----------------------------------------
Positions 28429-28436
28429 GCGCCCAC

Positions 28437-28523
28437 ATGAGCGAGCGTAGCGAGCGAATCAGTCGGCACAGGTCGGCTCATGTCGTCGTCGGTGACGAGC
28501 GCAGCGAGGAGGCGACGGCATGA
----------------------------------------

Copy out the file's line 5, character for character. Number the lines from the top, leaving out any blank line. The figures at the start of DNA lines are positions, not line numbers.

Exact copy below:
28501 GCAGCGAGGAGGCGACGGCATGA